Published on November 14th, 2016 | by Harmonist staff10
By Godehard Brüntrup and Ludwig Jaskolla, originally published at the Oxford University Press blog.
The traditional view puts forward the idea that the vast majority of what there is in the universe is mindless. Panpsychism however claims that mental features are ubiquitous in the cosmos. In a recent opinion piece for Scientific American entitled “Is Consciousness Universal?” (2014), neuroscientist Christof Koch explains how his support of panpsychism is greeted by incredulous stares–in particular when asserting that panpsychism might be the perfect match for neurobiology (see also his piece for Wired in 2013):
“As a natural scientist, I find a version of panpsychism modified for the 21st century to be the single most elegant and parsimonious explanation for the universe I find myself in. … When I talk and write about panpsychism, I often encounter blank stares of incomprehension.” (Koch, 2014, n.p.)
Yet despite abundant skepticism, in the end of 20th century, panpsychism has seen nothing short of a renaissance in philosophy of mind–a trend which is also beginning to be mirrored in the sciences: Physicist Henry Stapp’s A Mindful Universe (2011) embraces a version of panpsychism heavily influenced by the works of Harvard mathematician and philosopher Alfred North Whitehead.
Panpsychism has a long, albeit unfortunately sometimes forgotten tradition in the history of philosophy. Philosophers including Giordano Bruno, Gottfried Wilhelm Leibniz, Teilhard de Chardin, and Alfred North Whitehead have embraced different forms of panpsychism, and indeed the presocratic Thales of Miletus claimed that “soul is interfused throughout the universe” (Aristotle, De Anima, 411a7).
In in his seminal 1979 work Mortal Questions, NYU philosopher Thomas Nagel put forth the idea that both reductive materialism and mind-body dualism are unlikely to be successful solutions to the mind-body problem. Specifically, a reductive world-view leaves the mind lacking any purpose, while a dualist conception deprives the non-spatial Cartesian mind of any connection to spatial matter. Additionally, the idea of an emergent mind seems inexplicable, even miraculous; it merely puts a label on something that otherwise remains completely mysterious. Thus some version of panpsychism might be a viable alternative–and may even be the “last man standing.”
Yet it was not until David Chalmers’s groundbreaking The Conscious Mind (1996) that debates on panpsychism entered the philosophical mainstream. The field has grown rapidly ever since.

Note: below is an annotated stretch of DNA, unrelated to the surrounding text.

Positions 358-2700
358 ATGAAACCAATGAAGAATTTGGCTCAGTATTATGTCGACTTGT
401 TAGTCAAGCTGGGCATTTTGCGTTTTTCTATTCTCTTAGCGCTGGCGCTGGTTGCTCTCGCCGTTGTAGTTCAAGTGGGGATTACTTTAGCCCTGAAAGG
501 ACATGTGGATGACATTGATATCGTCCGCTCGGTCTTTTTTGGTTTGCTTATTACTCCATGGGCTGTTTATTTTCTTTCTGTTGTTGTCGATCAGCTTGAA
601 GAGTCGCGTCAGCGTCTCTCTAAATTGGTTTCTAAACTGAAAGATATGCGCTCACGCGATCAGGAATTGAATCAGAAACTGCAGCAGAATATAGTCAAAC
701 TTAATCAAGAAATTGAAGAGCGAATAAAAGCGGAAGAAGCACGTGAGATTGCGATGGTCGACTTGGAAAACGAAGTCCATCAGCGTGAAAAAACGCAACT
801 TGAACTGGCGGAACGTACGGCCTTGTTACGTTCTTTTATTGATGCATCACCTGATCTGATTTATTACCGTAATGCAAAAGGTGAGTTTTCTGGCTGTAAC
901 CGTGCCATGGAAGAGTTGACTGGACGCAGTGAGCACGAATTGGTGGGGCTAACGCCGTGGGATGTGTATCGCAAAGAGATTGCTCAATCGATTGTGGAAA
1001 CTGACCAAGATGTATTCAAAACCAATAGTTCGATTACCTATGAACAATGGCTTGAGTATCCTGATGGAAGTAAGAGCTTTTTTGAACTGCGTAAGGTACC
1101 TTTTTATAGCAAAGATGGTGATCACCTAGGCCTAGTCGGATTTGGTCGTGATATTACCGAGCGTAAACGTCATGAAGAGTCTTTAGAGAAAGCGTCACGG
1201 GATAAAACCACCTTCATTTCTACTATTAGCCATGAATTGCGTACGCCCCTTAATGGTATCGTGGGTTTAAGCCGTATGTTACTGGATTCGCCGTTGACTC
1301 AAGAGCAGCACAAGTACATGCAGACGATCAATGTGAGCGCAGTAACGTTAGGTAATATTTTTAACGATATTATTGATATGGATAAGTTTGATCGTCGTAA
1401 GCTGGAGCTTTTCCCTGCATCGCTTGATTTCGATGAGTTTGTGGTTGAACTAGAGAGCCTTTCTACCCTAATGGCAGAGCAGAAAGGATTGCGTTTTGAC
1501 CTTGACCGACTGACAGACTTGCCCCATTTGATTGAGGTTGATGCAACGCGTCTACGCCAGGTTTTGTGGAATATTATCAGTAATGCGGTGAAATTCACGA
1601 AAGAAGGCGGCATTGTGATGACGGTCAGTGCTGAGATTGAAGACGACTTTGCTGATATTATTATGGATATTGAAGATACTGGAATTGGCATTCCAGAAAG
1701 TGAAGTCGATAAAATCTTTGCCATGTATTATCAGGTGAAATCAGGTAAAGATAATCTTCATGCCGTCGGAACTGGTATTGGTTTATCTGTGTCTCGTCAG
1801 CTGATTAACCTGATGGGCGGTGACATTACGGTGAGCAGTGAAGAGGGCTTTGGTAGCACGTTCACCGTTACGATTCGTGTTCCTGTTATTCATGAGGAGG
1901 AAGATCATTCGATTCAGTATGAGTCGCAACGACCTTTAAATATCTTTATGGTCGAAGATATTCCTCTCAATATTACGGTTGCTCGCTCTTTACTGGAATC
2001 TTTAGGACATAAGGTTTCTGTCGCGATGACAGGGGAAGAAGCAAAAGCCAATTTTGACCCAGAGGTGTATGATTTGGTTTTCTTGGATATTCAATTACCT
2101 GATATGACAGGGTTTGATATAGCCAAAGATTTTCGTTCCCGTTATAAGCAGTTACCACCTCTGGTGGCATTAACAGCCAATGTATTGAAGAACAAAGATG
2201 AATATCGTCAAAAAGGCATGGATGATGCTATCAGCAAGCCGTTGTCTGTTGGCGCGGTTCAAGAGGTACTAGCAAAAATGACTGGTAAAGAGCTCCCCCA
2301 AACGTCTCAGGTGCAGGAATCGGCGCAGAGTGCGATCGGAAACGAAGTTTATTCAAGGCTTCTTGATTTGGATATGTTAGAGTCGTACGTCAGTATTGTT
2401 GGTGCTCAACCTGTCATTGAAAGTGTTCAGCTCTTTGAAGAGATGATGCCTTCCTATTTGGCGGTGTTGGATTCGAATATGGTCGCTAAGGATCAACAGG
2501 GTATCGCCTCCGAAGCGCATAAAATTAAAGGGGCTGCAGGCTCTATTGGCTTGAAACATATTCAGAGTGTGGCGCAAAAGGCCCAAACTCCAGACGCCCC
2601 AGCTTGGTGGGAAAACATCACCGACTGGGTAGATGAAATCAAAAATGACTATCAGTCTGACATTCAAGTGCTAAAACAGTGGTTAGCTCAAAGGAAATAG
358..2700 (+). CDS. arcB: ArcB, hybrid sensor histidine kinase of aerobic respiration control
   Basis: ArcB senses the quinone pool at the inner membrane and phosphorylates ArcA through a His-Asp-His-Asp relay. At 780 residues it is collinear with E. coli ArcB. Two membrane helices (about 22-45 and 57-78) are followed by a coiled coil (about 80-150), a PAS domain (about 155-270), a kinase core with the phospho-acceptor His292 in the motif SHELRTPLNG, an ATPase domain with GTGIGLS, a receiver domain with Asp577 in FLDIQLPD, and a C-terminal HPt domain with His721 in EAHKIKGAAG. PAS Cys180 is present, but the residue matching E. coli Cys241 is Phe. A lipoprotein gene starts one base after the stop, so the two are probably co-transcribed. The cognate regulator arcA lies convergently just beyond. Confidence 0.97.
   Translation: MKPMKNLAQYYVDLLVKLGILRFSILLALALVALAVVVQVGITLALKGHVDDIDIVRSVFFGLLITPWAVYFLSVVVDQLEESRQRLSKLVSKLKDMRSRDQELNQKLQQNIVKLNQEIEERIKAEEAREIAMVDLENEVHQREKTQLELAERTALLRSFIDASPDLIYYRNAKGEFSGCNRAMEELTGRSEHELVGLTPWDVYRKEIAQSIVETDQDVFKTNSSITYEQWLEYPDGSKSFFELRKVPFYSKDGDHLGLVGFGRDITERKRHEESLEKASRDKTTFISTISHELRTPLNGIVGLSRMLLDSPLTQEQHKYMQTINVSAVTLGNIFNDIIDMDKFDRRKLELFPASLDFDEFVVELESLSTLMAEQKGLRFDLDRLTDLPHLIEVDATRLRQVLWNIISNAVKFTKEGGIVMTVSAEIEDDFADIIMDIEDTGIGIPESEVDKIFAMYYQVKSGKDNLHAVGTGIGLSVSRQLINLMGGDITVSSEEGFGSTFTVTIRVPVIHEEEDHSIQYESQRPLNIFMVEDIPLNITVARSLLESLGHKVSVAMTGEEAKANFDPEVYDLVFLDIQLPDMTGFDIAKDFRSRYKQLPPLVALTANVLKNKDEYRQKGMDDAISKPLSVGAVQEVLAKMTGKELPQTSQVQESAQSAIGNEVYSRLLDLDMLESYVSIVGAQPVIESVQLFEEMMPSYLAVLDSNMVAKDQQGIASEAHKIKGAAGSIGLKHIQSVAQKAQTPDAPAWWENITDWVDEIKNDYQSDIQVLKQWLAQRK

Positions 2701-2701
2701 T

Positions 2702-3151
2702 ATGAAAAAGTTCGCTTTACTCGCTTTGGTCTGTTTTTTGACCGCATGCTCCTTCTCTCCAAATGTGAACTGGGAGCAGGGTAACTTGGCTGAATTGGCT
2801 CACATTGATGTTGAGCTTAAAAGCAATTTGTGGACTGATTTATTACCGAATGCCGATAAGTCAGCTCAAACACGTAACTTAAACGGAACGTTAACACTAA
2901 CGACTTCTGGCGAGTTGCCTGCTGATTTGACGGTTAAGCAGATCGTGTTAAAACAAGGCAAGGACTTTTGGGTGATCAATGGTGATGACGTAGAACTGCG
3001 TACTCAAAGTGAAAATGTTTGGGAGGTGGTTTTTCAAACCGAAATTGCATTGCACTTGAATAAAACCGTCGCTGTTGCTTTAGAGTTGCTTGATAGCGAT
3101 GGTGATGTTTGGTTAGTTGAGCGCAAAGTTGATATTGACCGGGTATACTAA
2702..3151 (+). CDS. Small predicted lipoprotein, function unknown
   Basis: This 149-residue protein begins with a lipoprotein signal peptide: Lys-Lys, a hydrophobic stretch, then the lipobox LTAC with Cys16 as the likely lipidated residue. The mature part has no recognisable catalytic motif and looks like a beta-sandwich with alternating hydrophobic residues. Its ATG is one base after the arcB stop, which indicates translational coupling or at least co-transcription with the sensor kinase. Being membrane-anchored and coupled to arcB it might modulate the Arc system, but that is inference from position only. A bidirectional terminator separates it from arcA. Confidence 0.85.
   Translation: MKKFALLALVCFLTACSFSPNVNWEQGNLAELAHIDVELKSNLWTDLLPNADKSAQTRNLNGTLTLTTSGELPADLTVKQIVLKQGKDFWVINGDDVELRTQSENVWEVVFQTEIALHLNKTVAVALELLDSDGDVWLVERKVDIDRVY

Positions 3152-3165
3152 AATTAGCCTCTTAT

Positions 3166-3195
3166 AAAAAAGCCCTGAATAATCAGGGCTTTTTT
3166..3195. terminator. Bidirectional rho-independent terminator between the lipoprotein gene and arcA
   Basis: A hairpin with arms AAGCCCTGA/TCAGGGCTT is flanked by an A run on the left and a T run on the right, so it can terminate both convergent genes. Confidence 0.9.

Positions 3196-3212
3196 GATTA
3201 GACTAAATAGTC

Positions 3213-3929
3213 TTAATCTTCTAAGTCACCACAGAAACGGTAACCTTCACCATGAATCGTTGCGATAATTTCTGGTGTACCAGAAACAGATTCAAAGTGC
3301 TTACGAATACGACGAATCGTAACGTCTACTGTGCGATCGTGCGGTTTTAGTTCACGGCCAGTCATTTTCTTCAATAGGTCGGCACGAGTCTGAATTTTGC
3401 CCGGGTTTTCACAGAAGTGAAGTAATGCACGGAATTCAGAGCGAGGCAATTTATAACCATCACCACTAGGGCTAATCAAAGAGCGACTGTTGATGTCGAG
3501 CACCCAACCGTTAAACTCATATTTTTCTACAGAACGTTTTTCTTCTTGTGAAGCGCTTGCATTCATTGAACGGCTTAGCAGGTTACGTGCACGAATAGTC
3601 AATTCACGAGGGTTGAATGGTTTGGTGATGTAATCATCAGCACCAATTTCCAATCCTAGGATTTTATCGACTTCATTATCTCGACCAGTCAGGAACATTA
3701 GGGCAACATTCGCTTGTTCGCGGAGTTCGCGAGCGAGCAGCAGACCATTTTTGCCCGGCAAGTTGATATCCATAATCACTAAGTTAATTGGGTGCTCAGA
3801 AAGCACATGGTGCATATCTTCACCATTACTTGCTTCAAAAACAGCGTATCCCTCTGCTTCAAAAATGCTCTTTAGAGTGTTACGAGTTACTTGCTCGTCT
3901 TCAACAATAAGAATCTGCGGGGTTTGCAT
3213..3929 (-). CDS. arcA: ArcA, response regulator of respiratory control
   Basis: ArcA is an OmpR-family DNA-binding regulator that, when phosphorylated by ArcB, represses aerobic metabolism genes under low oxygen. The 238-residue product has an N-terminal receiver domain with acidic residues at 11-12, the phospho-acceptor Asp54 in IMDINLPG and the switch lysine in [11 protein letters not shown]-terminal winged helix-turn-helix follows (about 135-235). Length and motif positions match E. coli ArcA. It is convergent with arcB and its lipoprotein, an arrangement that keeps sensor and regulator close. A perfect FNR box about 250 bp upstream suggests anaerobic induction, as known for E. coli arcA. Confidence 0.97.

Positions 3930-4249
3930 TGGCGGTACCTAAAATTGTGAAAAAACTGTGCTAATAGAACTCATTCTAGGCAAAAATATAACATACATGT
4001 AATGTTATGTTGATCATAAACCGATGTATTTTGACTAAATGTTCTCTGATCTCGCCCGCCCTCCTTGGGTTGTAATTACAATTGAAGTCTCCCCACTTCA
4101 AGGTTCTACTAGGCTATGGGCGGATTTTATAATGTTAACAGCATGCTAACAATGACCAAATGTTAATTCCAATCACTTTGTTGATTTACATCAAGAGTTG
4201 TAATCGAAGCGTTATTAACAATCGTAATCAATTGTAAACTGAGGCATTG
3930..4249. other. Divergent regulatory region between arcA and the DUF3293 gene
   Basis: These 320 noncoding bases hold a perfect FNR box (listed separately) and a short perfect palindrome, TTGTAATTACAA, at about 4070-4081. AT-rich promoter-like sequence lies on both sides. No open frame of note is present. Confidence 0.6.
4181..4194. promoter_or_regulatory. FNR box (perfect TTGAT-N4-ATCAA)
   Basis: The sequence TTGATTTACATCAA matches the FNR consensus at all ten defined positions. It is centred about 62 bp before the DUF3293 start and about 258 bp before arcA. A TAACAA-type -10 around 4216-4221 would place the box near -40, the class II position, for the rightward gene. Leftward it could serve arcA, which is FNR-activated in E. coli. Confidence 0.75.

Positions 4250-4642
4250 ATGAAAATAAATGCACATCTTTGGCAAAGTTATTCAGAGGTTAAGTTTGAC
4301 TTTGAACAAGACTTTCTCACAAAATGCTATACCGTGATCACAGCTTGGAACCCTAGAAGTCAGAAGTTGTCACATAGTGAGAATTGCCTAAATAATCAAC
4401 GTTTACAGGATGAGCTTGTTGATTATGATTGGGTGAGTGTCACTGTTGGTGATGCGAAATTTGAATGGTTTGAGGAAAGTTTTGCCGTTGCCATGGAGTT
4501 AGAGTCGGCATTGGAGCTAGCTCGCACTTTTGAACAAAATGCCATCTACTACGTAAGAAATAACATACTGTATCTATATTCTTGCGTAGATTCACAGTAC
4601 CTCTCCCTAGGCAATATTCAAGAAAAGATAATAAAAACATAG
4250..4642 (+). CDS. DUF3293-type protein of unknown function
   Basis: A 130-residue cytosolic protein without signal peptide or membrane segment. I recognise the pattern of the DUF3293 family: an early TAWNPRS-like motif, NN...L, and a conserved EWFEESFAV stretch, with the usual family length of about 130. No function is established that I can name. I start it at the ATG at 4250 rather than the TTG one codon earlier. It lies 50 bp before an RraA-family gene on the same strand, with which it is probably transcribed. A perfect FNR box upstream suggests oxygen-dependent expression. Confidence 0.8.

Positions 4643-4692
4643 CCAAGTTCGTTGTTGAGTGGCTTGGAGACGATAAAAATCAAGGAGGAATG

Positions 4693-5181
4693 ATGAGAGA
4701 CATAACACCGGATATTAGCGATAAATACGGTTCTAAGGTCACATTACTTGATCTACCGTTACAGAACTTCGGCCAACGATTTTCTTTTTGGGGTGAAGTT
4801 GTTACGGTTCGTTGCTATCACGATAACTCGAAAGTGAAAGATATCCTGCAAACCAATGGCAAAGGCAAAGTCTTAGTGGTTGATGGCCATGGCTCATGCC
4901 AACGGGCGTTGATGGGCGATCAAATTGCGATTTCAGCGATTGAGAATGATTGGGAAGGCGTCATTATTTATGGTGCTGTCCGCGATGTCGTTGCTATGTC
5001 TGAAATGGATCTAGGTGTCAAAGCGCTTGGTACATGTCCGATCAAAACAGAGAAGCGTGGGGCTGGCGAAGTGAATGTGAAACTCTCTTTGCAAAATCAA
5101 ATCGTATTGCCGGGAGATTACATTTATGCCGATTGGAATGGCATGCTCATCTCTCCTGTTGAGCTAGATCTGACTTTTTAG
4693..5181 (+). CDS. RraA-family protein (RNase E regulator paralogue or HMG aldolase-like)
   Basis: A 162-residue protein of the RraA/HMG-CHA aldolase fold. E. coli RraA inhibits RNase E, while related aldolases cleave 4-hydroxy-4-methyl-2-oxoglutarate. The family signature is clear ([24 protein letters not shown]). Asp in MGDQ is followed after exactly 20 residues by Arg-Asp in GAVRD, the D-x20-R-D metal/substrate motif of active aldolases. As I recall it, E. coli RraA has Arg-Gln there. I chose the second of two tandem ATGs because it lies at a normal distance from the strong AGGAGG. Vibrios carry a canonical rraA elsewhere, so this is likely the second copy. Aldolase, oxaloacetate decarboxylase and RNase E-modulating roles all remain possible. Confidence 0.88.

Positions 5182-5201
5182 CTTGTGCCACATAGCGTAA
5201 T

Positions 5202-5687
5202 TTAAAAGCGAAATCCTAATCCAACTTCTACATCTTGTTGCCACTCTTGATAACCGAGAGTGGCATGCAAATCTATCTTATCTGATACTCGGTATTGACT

Panpsychism is the thesis that mental being is an ubiquitous and fundamental feature pervading the entire universe. It rests on two basic ideas:
(1) The genetic argument is based on the philosophical principle “ex nihilo, nihil fit”–nothing can bring about something which it does not already possess. If human consciousness came to be through a physical process of evolution, then physical matter must already contain some basic form of mental being. Versions of this argument can be found in both Thomas Nagel’s “Mortal Questions” (1979) as well as William James’s “The Principles of Psychology” (1890).
(2) The argument from intrinsic natures dates back to Leibniz. More recently it was Sir Bertrand Russell who noted in his “Human Knowledge: Its Scope and its Limits” (1948):
“The physical world is only known as regards certain abstract features of its space-time structure – features which, because of their abstractness, do not suffice to show whether the world is, or is not, different in intrinsic character from the world of mind.” (Russell 1948, 240)
Sir Arthur Eddington formulated a very intuitive version of the argument from intrinsic natures in his “Space, Time and Gravitation” (1920):
“Physics is the knowledge of structural form, and not knowledge of content. All through the physical world runs that unknown content, which must surely be the stuff of our consciousness.” (Eddington, 1920, 200).
Panpsychism is a surprisingly modern world-view. It might even be called a truly post-modern outlook on reality–mainly for two reasons:
On the one hand, panpsychism bridges the modern epistemological gap between the subject of experience and the experienced object, the latter of whose intrinsic nature is unknown to us. Panpsychists claim that we know the intrinsic nature of matter because we are familiar with it through our own consciousness. Freya Mathews argues in her “For the Love of Matter” (2003):